The aim of the Campus Schools Frankfurt program, launched on November 20, 2023, is to systematically bring school practice, educational research and teacher training into a mutually-constructive exchange, and work together sustainably on this basis with a view towards improving the educational opportunities of pupils at the participating campus schools. The program is supported by the DIPF | Leibniz Institute for Research and Information in Education and Goethe University Frankfurt.
Prof. Dr. Mareike Kunter describes the focus of Campus Schools Frankfurt as follows: “Continuous mutual dialog will allow school practice, educational research and teacher training to benefit from the experience and expertise of all those involved.” The educational researcher, who works at DIPF, is one of the program’s initiators. During the recent kick-off event, held at Goethe University Frankfurt’s Westend Campus, interested school staff had the chance to learn more about exact program procedures, and exchange ideas with other schools and researchers.
The program is aimed at primary and secondary schools (Haupt-, Real-, Gesamt- or Förderschulen) in Frankfurt and its vicinity, especially those with a very heterogeneous student body.
Prof. Dr. Ilonca Hardy, professor at Goethe University’s Faculty of Educational Sciences and board member of the Akademie für Bildungsforschung und Lehrkräftebildung [Academy for Educational Research and Teacher Training], explains: “In linking research and school practice, we pay particular attention to teaching heterogeneous learning groups. The aim is to better support children whose educational success may be jeopardized by various risks, including learning difficulties, poor language skills or growing up in low-income families.” The program’s goal is to contribute to greater educational equality, together with the schools.
Cooperation has many faces
There are various bilateral cooperation models, suited to the schools’ interests and needs, from which both schools as well as research and teacher training benefit equally:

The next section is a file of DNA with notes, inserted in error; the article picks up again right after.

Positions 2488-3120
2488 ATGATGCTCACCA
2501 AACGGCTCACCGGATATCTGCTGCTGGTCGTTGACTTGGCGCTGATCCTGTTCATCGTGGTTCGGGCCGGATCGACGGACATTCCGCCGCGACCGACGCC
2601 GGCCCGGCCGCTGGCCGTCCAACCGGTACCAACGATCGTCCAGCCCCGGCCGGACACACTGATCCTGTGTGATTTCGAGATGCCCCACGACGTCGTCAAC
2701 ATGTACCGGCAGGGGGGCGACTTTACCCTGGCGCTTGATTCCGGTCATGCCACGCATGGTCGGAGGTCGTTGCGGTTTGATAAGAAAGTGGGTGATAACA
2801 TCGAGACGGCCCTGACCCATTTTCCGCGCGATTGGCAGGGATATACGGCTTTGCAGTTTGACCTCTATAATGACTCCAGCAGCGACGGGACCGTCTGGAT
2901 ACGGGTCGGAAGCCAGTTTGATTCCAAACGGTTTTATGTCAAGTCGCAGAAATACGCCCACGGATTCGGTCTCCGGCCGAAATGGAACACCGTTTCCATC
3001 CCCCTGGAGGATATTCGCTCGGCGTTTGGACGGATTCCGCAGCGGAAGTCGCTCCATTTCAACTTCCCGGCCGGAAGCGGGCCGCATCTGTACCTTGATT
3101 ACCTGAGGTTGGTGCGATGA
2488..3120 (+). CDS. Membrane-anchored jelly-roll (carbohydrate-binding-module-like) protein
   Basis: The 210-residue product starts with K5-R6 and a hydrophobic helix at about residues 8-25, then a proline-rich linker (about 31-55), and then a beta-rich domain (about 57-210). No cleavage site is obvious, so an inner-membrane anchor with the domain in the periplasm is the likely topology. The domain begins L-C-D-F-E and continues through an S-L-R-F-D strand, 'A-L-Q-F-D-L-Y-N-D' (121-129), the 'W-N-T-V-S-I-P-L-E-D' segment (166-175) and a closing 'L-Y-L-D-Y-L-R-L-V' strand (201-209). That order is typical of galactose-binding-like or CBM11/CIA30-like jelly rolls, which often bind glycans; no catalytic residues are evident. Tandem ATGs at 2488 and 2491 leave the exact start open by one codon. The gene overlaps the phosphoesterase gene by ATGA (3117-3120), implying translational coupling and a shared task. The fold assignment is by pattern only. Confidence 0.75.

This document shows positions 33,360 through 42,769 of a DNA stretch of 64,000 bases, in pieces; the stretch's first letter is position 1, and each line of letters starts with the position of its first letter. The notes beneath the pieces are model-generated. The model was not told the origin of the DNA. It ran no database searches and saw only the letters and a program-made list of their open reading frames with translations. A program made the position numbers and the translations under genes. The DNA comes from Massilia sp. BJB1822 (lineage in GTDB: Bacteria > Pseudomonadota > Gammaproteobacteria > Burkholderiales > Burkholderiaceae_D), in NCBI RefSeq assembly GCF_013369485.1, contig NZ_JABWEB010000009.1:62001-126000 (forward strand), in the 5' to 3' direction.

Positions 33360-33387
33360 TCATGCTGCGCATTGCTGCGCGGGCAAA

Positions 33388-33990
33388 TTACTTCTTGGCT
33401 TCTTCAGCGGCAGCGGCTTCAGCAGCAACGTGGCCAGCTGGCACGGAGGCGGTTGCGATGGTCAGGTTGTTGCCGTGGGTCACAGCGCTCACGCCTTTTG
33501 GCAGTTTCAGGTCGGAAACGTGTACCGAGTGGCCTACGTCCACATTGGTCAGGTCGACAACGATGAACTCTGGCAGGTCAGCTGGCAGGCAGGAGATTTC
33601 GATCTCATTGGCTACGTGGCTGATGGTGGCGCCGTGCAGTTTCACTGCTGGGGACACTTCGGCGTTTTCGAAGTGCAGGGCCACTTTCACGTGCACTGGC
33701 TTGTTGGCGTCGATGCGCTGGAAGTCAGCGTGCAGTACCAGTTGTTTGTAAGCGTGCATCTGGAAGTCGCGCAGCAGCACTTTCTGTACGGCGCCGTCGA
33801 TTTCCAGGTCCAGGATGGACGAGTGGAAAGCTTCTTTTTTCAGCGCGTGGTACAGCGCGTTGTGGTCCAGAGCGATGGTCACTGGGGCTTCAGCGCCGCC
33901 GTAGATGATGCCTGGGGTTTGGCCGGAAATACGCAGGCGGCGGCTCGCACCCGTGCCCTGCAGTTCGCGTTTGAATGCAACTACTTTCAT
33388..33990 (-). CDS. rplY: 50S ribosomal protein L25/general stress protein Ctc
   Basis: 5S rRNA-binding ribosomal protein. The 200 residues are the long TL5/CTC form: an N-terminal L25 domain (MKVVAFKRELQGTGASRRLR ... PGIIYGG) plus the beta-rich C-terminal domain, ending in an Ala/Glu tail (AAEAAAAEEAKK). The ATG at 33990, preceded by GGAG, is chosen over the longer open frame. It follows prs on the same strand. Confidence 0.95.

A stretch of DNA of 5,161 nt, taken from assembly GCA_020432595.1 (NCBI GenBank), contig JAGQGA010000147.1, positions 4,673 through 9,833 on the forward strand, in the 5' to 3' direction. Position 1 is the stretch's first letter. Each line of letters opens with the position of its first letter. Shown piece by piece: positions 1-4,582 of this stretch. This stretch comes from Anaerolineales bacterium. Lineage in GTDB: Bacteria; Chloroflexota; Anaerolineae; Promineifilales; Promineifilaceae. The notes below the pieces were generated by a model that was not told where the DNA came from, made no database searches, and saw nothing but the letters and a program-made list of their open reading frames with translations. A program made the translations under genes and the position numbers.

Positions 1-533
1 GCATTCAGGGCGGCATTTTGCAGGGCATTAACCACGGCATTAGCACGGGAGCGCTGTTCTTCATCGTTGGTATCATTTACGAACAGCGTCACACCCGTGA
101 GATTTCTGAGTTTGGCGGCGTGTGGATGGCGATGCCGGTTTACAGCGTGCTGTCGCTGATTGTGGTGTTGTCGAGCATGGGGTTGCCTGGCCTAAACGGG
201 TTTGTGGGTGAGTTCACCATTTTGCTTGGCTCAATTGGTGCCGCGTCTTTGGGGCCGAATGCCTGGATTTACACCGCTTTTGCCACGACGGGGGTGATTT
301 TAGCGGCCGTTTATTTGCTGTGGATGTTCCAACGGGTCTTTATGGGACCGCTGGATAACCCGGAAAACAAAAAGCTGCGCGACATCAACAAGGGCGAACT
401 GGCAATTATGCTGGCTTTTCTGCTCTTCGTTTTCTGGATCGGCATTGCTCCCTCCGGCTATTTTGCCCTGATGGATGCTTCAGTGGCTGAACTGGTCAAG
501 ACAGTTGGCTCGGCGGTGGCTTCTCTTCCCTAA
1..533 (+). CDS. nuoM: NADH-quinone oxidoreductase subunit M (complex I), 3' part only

1. Basic cooperation: This low-threshold offer consists of a regular newsletter sent out to schools containing current information on the program. Interested schools can also receive bundled information on specific educational research topics. In addition, schools are also invited to events (e.g. the annual Day of Dialog).
2. Further training and study cooperation: School staff teams receive further training in the form of workshops, lectures or pedagogical days. In addition to a suggested portfolio of topics, schools may also submit individual requests. The format also supports research and teacher training, including by having schools participate in scientific projects, by offering shadowing opportunities for young researchers and students, and by creating opportunities for mutual feedback on research projects and results.
3. Intensive cooperation: This consists of a long-term and mutually beneficial cooperation, i.e. jointly driven school development and research.
Some 20 schools are expected to participate in the Campus Schools Frankfurt program, which is initially planned to run until the end of 2025.
Participants and their roles
DIPF and Goethe University are equal cooperation partners of the Campus Schools Frankfurt program, whereby DIPF oversees the central coordination processes. The program is also supported by the “IDeA – Center for Individual Development and Adaptive Education of Children at Risk” research center, founded by DIPF, Goethe University and the Sigmund Freud Institute, and which is also coordinated by DIPF. Goethe University’s Akademie für Bildungsforschung und Lehrkräftebildung and its Faculty of Educational Sciences’ “Didaktische Werkstatt – Arbeitsstelle für Diversität und Unterrichtsentwicklung” [Didactic Workshop – Department for Diversity and Teaching Development] are also represented in the program.
The program is jointly funded by the aforementioned academic partner organizations – with additional funding from the “Stiftung Polytechnische Gesellschaft Frankfurt am Main”. Campus Schools Frankfurt will be open to scientists from both DIPF and Goethe University who are interested in the field of educational research, thereby offering schools the most diverse portfolio of research and development perspectives possible. For the eighth time, Goethe University’s Förderverein Mathematik [Mathemathics’ Friends Association] and its Institute of Mathematics are organizing an interdisciplinary lecture series aimed at the public as part of the Frankfurt Bürgeruniversität citizens’ university. The current series deals with game theory, which provides a mathematical perspective on conflict situations – a particularly topical subject given the increase in global social conflicts in a manner that was unimaginable just a few years ago.